December 5, 2011

Nursing graduate competencies in technology in 2012

While it's obvious our graduates are entering a practice world that increasingly uses technology, it is less clear how students are being prepared for such practice. Nearly all nursing faculty had their basic education at a time without desktop computers, electronic health records, and handheld computers. Faculty are expected to have clinical expertise in their specialty but how many nursing schools expect their faculty to have technological expertise? Most faculty develop their skills through experiences in their clinical sites or by attending conferences, but is that enough?

Accrediting agencies at both the nursing level and the general higher education level are expecting graduates to have skills in technology. Nursing has a long history of constant revision with curriculum. You curriculum revisions of 2012 need to focus on these areas:
1. What are the expected technology competencies of our graduates?
2. Are our faculty prepared to teach students how to use these technologies?

The answers to those questions will require debate, a commitment to financial resources, and faculty development. Those questions will not be quickly answered. It will take a great deal of short and long term planning. What is your department doing to answer these questions?

November 27, 2011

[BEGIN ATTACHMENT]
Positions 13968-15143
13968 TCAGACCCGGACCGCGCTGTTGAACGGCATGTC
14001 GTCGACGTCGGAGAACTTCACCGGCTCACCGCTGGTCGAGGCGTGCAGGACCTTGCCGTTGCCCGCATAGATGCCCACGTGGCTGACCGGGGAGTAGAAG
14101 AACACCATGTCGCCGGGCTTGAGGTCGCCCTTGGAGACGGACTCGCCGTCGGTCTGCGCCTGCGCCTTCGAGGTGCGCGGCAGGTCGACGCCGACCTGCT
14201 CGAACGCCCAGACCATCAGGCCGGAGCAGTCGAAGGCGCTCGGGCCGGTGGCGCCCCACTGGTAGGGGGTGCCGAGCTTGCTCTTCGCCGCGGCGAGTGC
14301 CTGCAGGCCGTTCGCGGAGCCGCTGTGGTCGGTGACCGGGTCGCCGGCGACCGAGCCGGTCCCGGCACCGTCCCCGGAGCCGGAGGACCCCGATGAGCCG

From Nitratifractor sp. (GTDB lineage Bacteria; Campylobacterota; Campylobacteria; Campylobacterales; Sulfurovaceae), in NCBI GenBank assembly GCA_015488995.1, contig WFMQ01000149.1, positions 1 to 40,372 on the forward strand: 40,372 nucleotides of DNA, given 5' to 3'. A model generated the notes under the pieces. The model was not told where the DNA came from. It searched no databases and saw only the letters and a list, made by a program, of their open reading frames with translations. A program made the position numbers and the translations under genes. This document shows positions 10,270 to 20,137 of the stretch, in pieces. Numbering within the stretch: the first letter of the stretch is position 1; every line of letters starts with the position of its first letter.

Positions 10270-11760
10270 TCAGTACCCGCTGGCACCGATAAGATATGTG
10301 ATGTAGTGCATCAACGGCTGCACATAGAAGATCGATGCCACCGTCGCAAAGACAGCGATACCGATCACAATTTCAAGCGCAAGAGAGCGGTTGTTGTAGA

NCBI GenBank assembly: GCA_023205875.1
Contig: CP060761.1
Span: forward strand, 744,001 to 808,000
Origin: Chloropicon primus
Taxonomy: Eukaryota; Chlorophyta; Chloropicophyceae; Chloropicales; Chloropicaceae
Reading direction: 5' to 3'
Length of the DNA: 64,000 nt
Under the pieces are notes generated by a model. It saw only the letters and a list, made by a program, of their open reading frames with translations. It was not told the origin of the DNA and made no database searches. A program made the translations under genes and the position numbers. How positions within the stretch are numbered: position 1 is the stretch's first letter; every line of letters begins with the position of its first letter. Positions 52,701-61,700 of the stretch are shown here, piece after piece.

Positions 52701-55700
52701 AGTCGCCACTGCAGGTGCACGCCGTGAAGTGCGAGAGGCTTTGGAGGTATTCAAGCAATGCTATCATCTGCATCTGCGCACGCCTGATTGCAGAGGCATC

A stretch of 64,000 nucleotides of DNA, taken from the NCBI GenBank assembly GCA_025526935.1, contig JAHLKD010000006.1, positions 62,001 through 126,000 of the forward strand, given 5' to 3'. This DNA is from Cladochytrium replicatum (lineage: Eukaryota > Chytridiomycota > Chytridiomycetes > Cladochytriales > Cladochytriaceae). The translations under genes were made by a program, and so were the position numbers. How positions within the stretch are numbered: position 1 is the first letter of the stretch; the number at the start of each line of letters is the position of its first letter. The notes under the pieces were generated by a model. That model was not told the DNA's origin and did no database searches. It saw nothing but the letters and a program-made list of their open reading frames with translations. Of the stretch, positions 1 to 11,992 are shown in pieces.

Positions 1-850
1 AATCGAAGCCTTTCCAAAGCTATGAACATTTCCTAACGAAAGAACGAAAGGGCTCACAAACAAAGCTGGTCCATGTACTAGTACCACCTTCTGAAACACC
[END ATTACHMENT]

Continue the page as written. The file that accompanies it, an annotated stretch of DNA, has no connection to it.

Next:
4 Gift Ideas for Nursing Students this Holiday Season

Nursing educators are heading into the final days of the fall semester at most schools. I like to give my students gift ideas that they could use to make their student lives easier. I suggest they pass them on to their parents and relatives. Here are my top 3 suggestion for the 2011 holiday season:

1. Monochrome Laser Printer: So many students tell me their printer is broken or out of ink, or that the school's printer is broken or being used by too many others. A black and white laser printer can be had for under $100. Even though toner cartridges cost around $60 students fail to realize that the cost per pages is only pennies, print quality is superior to inkjet, they're fast, and the toner never goes dry like an inkjet cartridge.

2. Apple iPod Touch: At $200 this is a great tool for students. No monthly fees, hundreds of healthcare applications (with many of them free), and lots of other non-academic uses including a camera, calendar, calculator, and iPod make it the best deal in the electronics store.

3. Apple iPad 2: If their parents have a bigger budget the iPad WiFi has all the benefits of the Touch and works well as an e-reader. The 3G model has monthly fees to access the Internet but has no contract.

4. All those too rich for your blood? How about a LED Penlight? They are very bright and last hours longer than the old-fashioned lights. They start around $7.

I hope you all have a good end of the semester. Stay calm. It will be all over soon.

November 15, 2011

Is the Amazon Kindle Fire useful to nursing educators?

This week Amazon releases its latest member of the Kindle e-reader family, the Kindle Fire. On its surface it looks like smaller (7" vs 10") and cheaper ($200 vs $500) Apple iPad but there are differences that nursing educators need to consider.

First, some details about the Fire. It is tablet computer running an Amazon version of the Android operating system. It's primary purpose is to connect with the Amazon universe of books and shopping. It also has a web browser, an e-mail reader, and built-in links to Amazon's Android App Store. Early reports are that it does these things well and has an easy-to-read screen not unlike the iPad's. Unlike the iPad, the Fire has no Bluetooth, microphone, camera, or GPS. The Fire also has no automatic ability to read PDF files unless you first e-mail them to the device.